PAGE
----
ice in lit: painkiller direct

The Ice Cubicle has received its first literary contribution about ice! “Numb,” a poem by John D. Lund.

If you wanted to know about making hand-sewn, carefully crafted chapbooks in Victoria in the late 1990s, John was the guy with the knowledge because he usually had one on the go. We used to cross words at slam poetry competitions, but we both moved to different cities in the early ’00s so it was a pleasure to re-enter John’s poetry world this week when he forwarded me this freshly-written poem.

Numb 

Two cloths soaked in ice cold water
Water wrung out
Four ice cubes divided by two
Placed in the centre
Of each white cold cloth
One hundred percent cotton wrapped
Tight around cubes of ice
On the right, on the left
Pressed against tight muscles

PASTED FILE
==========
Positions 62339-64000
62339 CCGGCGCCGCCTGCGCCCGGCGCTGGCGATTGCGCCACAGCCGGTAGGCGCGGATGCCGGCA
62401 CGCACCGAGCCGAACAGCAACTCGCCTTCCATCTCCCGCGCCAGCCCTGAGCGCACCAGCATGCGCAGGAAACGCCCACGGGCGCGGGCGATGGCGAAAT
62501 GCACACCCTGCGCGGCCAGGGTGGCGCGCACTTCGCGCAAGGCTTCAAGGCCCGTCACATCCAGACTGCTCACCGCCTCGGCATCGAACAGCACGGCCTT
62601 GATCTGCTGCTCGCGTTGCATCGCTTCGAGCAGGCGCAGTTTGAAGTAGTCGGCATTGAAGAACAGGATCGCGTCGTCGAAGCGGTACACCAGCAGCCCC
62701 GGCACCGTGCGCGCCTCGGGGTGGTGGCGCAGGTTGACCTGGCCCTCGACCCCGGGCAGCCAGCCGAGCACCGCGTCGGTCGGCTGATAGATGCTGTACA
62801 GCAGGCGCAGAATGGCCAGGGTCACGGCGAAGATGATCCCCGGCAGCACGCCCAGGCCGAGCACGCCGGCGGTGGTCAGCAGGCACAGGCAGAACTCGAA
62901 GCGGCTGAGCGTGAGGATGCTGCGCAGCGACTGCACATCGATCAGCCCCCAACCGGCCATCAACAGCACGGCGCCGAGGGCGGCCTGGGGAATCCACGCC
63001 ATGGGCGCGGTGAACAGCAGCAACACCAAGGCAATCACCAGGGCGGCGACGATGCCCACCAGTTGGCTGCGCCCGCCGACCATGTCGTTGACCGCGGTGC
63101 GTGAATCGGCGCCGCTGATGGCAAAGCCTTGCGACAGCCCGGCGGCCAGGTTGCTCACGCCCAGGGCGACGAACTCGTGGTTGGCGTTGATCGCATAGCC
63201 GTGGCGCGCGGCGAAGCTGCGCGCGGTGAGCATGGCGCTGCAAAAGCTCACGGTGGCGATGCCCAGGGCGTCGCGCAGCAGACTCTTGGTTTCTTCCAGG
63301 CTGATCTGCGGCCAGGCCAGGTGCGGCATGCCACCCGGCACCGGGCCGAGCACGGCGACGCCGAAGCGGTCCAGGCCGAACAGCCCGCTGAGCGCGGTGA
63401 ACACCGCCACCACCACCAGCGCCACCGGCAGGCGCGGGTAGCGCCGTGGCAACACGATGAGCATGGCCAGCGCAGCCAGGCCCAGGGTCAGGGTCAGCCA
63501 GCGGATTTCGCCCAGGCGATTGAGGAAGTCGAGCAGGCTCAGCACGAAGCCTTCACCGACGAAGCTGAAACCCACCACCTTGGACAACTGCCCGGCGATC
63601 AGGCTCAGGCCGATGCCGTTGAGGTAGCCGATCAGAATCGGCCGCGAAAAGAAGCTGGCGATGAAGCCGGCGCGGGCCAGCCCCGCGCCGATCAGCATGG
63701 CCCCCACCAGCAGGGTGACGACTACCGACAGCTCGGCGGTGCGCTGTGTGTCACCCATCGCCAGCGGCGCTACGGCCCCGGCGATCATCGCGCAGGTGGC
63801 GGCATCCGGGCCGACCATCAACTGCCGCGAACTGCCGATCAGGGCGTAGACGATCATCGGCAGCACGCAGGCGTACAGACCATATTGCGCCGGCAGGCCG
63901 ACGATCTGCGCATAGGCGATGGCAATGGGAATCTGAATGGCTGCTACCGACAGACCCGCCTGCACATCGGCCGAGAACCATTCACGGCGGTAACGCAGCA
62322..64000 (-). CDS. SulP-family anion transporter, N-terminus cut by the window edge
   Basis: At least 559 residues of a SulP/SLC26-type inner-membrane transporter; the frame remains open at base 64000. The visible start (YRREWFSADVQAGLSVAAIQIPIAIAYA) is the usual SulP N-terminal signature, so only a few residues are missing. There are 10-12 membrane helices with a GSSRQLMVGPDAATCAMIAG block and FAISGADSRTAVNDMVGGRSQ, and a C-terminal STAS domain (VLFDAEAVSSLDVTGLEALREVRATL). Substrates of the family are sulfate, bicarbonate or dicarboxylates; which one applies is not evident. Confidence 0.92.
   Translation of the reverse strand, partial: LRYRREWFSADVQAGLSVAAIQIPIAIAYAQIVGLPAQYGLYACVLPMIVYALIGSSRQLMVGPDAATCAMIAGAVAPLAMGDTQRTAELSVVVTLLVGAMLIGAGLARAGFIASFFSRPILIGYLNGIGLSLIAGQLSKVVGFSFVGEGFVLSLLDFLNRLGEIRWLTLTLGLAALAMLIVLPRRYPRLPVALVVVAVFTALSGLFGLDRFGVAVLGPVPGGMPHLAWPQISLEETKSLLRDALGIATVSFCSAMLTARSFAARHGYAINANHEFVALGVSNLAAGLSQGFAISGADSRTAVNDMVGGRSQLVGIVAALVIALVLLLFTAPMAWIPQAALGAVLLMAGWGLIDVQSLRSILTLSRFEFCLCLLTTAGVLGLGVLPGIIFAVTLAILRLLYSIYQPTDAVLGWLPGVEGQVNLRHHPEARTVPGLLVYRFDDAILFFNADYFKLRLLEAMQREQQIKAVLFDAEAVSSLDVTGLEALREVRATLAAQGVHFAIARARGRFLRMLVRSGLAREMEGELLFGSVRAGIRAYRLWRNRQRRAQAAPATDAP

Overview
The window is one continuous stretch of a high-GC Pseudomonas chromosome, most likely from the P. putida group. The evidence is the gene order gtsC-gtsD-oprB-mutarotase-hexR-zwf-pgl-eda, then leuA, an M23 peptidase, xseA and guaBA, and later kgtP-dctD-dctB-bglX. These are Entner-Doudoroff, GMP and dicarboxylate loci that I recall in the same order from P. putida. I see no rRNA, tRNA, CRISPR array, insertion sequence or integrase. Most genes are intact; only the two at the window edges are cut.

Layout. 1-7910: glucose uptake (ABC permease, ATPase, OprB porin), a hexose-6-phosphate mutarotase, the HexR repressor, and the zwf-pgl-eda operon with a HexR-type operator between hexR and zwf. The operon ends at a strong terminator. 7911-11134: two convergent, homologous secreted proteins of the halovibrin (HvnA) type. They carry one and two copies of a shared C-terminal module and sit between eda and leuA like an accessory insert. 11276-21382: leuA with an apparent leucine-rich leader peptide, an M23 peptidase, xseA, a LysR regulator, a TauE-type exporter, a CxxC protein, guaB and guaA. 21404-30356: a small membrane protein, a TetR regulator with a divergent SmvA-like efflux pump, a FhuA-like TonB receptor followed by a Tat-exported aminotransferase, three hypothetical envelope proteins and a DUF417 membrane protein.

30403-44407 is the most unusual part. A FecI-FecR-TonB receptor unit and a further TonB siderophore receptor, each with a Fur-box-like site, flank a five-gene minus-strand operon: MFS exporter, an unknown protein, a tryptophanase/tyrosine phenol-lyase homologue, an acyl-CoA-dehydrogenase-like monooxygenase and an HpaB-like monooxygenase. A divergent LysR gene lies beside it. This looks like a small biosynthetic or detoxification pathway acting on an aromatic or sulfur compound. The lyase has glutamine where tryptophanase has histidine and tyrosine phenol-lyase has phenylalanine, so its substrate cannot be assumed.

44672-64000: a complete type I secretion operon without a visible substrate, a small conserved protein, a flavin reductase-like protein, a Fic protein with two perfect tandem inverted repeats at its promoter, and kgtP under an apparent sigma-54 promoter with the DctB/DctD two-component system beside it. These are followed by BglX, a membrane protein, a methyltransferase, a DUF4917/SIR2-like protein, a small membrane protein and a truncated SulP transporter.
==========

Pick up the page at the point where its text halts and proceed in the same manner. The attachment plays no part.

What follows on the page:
Jaw snapping at words
Attempting to bend “C” curve
Straight towards I
Open, close, open, close
Yes, imagine the directness
Of I
Relax, let the ice freeze the jaw
Against questions, against pain
Numb
I

icepack for johnsjaw

More about John D. Lund’s relationship to ice, which sounds like a winter-born one:

Until recently I would say that my relationship to ice is one of an adversary. Ice and cold block my freedom to travel, ice is dangerous roads, ice is no way out of this city with a small town mind and just when will winter end? On May 18th, Red Deer (Alberta) had at least 5 cm of snow if not more.

Now ice is an escape from pain. Ice extends the time until I take painkillers for chronic TM Joint pain. I fall into a comfortable half sleep with two ice packs held against my jaw.

Ice is followed by heat. Ice is what keeps my drink cold at the Velvet Olive. The Velvet Olive a watering hole for artists and other folk working to develop Red Deer’s culture scene. Thank the Goddess for Ice. Thank the Goddess for the Velvet Olive.

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